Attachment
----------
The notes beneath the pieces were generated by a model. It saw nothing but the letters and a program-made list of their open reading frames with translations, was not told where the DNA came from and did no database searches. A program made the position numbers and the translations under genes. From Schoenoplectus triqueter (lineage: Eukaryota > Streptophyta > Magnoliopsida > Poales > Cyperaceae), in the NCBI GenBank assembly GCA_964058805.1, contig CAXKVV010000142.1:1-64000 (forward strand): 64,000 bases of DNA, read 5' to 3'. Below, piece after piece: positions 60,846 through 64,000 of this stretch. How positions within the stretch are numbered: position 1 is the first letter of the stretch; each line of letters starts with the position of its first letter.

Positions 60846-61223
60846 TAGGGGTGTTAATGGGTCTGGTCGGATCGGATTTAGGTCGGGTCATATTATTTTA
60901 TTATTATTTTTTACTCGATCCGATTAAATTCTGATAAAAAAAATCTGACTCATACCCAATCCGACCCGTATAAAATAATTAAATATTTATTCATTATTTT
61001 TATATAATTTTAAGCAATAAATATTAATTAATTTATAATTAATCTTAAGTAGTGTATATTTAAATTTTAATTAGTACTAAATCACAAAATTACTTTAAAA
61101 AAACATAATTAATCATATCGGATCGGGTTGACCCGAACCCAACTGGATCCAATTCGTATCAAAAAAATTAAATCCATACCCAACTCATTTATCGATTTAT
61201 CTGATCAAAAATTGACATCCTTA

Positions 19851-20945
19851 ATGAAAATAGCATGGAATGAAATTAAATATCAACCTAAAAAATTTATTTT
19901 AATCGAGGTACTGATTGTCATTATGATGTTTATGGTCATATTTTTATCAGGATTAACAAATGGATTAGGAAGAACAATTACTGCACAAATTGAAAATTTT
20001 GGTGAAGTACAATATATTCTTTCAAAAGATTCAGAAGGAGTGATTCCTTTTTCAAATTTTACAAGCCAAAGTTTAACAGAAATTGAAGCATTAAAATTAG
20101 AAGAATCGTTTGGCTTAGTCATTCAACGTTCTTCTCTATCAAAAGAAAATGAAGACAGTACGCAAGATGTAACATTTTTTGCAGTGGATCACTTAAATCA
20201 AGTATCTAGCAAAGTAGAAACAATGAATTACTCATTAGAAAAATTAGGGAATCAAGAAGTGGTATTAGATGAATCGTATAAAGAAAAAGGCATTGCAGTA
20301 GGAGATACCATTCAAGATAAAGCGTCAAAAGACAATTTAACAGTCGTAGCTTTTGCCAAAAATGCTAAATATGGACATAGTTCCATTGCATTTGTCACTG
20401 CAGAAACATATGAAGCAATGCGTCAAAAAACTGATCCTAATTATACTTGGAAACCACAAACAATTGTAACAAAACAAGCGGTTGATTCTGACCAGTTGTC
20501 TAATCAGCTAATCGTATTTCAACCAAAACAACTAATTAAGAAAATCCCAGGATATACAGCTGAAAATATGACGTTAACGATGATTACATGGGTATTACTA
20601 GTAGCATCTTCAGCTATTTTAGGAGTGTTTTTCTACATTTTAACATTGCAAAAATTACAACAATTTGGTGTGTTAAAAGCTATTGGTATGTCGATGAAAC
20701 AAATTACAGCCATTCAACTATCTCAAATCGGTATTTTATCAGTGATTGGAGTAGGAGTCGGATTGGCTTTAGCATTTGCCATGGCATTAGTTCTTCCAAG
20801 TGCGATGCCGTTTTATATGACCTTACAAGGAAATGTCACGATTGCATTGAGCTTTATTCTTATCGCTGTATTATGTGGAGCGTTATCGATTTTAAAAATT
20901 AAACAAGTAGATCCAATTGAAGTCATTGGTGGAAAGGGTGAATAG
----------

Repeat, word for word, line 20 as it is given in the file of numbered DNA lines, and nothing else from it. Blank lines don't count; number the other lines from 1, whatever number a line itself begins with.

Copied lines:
20901 AAACAAGTAGATCCAATTGAAGTCATTGGTGGAAAGGGTGAATAG